Swiss banks tout stability and secrecy to lure rich
GENEVA (Reuters) - Switzerland's banking industry is relying on its stability and expertise to ensure it has a bright future as a leading center for managing the assets of the rich, despite a concerted global attack on its tradition of secrecy.
"Swiss banking is in a transformational process. Still as Switzerland and as Swiss bankers we have a lot to offer," Ivan Adamovich, Geneva head of the country's oldest private bank, Wegelin, told the Reuters Wealth Management Summit.
"There was too much talk about secrecy and taxes and not enough talk about what else is there. Service quality and so on," he said.
Strict Swiss bank secrecy, which helped the country become the world's biggest offshore banking center, has come under heavy fire in recent years from cash-strapped governments clamping down on tax evasion, putting client confidentiality under threat.
Switzerland has agreed to do more to help other countries hunt tax cheats, allowing UBS (UBSN.VX)(UBS.N) to hand over details of 4,500 clients to settle a U.S. tax probe and recently securing deals with UK and Germany to regularize untaxed accounts.
Despite all the pressure, it has managed to defend its leading position in the offshore business with $2.1 billion in assets, the Boston Consulting Group said in a recent report.
Although its market share has slipped to 27 percent from about 31 percent in 2003 -- with Britain and the Channel Islands, the United States, and Singapore and Hong Kong the big gainers -- bankers are looking at the glass being half full.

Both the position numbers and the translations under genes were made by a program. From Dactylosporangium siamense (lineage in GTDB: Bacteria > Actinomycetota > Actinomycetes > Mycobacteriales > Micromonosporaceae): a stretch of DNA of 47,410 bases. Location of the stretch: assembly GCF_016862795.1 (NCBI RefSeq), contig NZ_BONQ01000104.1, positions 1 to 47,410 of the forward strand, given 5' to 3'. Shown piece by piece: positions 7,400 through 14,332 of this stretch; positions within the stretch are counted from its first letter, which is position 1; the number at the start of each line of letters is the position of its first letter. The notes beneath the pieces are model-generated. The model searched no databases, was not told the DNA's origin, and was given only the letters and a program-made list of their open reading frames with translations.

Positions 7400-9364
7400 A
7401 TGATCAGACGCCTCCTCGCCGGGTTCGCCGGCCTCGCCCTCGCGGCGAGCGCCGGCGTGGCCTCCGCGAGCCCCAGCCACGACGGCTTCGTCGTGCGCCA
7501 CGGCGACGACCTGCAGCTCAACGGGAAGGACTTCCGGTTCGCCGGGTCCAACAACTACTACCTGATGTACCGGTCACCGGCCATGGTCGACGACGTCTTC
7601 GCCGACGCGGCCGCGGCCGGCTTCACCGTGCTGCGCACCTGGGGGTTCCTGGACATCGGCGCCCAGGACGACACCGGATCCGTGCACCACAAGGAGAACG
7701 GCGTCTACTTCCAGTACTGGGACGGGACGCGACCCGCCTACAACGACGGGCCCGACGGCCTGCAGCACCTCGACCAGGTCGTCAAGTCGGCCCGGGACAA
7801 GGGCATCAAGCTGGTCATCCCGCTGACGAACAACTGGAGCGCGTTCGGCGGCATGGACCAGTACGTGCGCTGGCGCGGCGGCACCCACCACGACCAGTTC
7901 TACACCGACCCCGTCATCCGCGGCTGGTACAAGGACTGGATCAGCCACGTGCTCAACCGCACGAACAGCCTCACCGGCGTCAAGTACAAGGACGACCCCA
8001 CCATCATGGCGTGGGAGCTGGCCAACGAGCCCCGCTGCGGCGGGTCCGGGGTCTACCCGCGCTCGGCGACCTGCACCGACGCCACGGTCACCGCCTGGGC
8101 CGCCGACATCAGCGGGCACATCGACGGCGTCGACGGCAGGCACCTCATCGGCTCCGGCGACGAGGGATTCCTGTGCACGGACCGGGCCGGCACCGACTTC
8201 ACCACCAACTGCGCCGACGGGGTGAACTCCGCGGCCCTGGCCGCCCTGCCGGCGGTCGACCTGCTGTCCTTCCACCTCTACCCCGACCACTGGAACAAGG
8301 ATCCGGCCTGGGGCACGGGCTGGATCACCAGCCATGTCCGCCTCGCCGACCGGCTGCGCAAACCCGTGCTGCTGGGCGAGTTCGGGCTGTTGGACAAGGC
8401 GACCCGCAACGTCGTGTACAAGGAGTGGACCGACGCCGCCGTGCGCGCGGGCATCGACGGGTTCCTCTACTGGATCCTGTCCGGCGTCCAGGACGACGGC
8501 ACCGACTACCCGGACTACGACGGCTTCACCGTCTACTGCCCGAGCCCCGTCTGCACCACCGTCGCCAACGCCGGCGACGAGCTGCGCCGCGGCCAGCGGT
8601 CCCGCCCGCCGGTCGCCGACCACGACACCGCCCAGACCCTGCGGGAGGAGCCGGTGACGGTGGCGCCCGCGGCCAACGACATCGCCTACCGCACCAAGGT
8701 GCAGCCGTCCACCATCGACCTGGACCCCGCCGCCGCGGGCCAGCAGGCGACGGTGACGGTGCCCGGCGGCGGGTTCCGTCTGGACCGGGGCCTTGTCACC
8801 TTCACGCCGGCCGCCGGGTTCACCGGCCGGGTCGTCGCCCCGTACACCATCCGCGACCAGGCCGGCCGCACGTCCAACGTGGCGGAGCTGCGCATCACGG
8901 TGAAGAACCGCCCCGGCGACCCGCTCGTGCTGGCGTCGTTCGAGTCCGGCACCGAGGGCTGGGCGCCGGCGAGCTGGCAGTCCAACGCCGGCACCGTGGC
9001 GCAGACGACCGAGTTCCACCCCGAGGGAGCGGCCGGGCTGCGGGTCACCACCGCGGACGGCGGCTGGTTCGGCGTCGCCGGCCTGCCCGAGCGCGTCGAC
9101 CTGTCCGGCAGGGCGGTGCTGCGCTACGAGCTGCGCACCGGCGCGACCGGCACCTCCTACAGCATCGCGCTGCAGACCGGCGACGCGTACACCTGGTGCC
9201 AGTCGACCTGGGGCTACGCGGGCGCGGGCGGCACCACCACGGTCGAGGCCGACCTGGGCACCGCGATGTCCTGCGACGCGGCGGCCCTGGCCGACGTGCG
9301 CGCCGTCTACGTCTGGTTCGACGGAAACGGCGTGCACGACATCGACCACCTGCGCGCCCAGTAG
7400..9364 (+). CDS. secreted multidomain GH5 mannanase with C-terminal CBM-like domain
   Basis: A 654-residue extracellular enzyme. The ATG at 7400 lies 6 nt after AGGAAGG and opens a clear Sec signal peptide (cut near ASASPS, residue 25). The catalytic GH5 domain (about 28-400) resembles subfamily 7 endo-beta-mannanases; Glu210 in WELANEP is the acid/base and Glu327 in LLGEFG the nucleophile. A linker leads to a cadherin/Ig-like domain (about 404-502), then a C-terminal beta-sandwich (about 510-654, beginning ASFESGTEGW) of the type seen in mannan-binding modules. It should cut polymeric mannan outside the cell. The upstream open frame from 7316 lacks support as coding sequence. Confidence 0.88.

"The pie is growing, so everyone is gaining from it," Yves Mirabaud, Managing Partner at Mirabaud & Cie, said.
With new potential clients emerging from growing economies in regions such as Asia and Latin America, Swiss private banks are also expanding their horizons to capture this business.
"I am not worried at all about Swiss banking, about its long term viability, growth and ability to ride through this storm," said Louay Al-Doory, head of global business development at Swiss boutique wealth manager Reyl & Cie.
He said Swiss banks were well positioned even if clients concerned about tax issues shifted their money to Singapore.
"It would be moving from Swiss bank 'A' to Swiss bank 'B' in Singapore. What you will not find is local banks taking any of this money," Al-Doory said.
SELLING STABILITY VS SECRECY
Pierre de Weck, wealth management head at Deutsche Bank (DBKGn.DE), said Switzerland had been able to make up for lost market share in Europe by growth in the booming economies of Asia, Middle East and Africa and Latin America.
"Switzerland has been replacing traditional European offshore assets based on confidentiality with emerging market assets based on lack of soundness in domestic markets," he told the Reuters summit in Geneva.
Bankers said wealthy clients still value Swiss stability, particularly with so much turmoil elsewhere in the world.
"It has an extremely stable economy. It has a history proving that it is a safe haven for assets in combination with the strong Swiss franc," said Peter Fanconi, head of private banking at Swiss bank Vontobel (VONN.S).
"The weakness of the euro zone is the strength of the Swiss market as a financial center."
James Fleming, head of international private banking at Coutts & Co., the private banking arm of the Royal Bank of Scotland (RBS.L), highlighted the same factors, but said they were also a strength of London.
Competition from other financial centres is perhaps why Swiss bankers still stress the appeal of client confidentiality even if they say tax evasion should be a thing of the past.
"Banking secrecy, in my view in times of Facebook and data all around the world, is going to be more important than before and not less important," Adamovich said.
"If you know how much money somebody has, you also know how much you would get if you kidnap him."
(Reporting by Emma Thomasson; Editing by Alexander Smith)